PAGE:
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Peadar Brehony BSc(Honours)

Peadar Brehony BSc(Honours)

PhD Candidate, Corpus Christi College

I am interested in understanding the impact that conservation efforts have on socio-ecological systems.

Tackling conservation challenges requires a strong understanding of both the ecological and social context of the problem. Ongoing changes in our world demand that we find, test, and share holistic solutions to these challenges.

Prior to starting my PhD, I spent several years working in conservation organisations. My experiences include coordinating a cross-border conservation initiative; working as an advisor for a Tanzanian based conservation organisation; working with a community land owners association in Kenya; and conducting research with the Wildlife Conservation Society in Gabon.



  • 2016 - present: PhD Candidate, Department of Geography, University of Cambridge
  • 2015 - 2016: Technical Advisor for PAMS Foundation, Tanzania
  • 2013 - 2015: Overall Coordinator of the Kenya-Tanzania Borderland Conservation Initiative
  • 2012 - 2013: Information Coordinator for Lale'enok Resource Centre and the Kenya-Tanzania Borderland Conservation Initiative, for the South Rift Association of Land Owners (SORALO)
  • 2012: Field team leader and researcher for the Wildlife Conservation Society (WCS) in the Congo Basin Coast Project, Gabon


  • 2007 - 2011: BSc (Honours) Environmental and Earth System Sciences - Zoology, University College Cork, Ireland. First Class Honours.
  • Languages: Fluent in English, French, Swahili, conversant in Maa.

Research funding

  • 2019: Philip Lake II Fund
  • 2017: The Nature Conservancy
  • 2017: University Fieldwork Fund
  • 2017: Corpus Christi College Fieldwork Fund
  • 2017: Mary Euphrasia Mosley Travel Fund
  • 2017: Department of Geography Transferable Skills Fund
  • 2017: Corpus Christi College Support for Language Training

Awards and scholarships

  • 2011: UCC Science, Engineering, and Food Science Graduate of the Year
  • 2011: Maire Mulcahy Prize - Zoology Graduate of the Year
  • 2010: Dean's Honours University of California
  • 2009 - 2010: University of California Exchange Scholarship to attend University California Santa Barbara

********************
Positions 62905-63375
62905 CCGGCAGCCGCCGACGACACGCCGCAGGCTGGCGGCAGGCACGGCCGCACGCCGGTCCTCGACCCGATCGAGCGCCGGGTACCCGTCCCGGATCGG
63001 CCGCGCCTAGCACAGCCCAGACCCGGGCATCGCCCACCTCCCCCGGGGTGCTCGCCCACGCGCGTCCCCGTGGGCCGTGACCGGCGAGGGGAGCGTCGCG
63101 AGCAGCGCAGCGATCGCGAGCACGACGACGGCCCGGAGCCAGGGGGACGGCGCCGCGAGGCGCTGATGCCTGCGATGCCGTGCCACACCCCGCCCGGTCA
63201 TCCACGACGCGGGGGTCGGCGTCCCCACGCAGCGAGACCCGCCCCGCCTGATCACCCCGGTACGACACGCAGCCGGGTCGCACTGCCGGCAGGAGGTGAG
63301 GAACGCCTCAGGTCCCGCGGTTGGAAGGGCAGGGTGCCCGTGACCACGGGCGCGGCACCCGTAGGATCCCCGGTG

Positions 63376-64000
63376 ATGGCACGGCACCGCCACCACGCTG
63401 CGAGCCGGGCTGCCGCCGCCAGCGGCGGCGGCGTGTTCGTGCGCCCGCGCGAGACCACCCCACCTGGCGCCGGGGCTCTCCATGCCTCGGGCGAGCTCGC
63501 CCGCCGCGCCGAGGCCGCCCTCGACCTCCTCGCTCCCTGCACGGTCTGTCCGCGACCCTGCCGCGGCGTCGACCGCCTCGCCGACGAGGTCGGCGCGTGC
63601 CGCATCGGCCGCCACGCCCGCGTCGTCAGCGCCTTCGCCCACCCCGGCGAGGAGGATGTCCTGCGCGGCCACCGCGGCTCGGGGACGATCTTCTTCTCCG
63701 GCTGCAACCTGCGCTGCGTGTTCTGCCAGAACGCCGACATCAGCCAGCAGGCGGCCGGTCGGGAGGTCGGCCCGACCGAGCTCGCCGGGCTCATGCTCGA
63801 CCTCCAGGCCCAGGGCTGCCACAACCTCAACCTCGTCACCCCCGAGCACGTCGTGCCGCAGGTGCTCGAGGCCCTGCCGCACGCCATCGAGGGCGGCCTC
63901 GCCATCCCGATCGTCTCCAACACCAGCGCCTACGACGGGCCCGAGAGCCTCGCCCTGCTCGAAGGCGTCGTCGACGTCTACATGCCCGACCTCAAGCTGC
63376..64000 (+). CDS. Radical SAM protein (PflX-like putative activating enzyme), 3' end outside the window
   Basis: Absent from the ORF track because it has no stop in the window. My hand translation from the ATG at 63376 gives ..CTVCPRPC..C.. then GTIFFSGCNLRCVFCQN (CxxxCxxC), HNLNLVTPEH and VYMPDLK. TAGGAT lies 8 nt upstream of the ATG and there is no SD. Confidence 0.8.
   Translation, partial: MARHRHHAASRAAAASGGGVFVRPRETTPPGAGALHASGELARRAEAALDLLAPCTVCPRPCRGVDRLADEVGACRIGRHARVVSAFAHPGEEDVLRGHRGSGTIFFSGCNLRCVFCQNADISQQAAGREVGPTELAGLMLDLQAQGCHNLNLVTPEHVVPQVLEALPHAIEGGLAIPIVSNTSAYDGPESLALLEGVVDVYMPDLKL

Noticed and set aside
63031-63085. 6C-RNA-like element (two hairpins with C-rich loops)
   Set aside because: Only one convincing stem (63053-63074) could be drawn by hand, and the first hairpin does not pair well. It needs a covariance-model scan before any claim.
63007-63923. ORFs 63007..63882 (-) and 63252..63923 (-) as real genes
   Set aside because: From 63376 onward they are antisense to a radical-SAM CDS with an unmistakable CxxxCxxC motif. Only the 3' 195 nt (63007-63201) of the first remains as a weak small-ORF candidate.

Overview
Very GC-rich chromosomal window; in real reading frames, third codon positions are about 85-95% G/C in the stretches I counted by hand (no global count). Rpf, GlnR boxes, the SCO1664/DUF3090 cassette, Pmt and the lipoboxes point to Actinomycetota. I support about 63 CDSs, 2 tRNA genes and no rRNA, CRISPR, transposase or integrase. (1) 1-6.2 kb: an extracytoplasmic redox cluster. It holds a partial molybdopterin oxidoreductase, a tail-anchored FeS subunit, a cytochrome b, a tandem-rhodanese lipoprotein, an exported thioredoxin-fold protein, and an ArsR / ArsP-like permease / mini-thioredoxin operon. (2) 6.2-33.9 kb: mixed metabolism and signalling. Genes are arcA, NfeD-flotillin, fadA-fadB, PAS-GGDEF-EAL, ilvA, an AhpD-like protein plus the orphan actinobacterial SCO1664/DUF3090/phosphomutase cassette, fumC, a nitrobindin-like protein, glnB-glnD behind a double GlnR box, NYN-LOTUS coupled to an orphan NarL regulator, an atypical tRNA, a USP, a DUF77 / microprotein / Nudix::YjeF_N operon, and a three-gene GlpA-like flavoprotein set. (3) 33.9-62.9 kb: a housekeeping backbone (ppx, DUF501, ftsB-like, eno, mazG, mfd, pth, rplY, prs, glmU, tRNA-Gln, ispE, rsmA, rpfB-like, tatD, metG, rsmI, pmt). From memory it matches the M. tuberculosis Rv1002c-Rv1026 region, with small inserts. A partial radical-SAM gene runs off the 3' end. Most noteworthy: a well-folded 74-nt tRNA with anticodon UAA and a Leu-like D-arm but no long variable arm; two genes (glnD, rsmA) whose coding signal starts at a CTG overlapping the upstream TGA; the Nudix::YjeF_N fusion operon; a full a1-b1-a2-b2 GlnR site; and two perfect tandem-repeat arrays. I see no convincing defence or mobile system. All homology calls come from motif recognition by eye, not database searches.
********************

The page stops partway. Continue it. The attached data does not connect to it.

• 2008 - 2010: UCC Academic Honours Scholarship
  • 2007: UCC Entrance Scholarship

Conservation grants

  • 2014 – 2015: $279,000 Liz Claiborne Art Ortenberg Foundation for Kenya-Tanzania Borderland Conservation Initiative (BCI)
  • 2014 – 2015: $5,000 African Wildlife Foundation for BCI Lion Working Group
  • 2013 – 2014: $248,000 Liz Claiborne Art Ortenberg Foundation for BCI
  • 2013 – 2014: $78,330 US Fish and Wildlife Service for BCI


Current PhD research: "Socio-ecological resilience to drought and the role of conservation in the Kenya-Tanzania borderland."

The Kenya-Tanzania borderland supports some of the richest wildlife populations on earth through a network of community rangelands and protected areas. In the Kenyan context, community conservancies play a role in wildlife conservation and land management. There is a perception among communities in these semi-arid pastoral lands that drought impacts are worsening, due to increasing drought frequency and restrictions on coping mechanisms.

My research will use socio-ecological systems theory and a resilience lens to investigate how resilience to drought is changing in these rangelands, and will investigate the role that conservation plays in this context.

My other research interests include the role of community based monitoring in resource management; large landscape conservation; human-wildlife coexistence (and reducing conflict); the politics of conservation; and food production and society.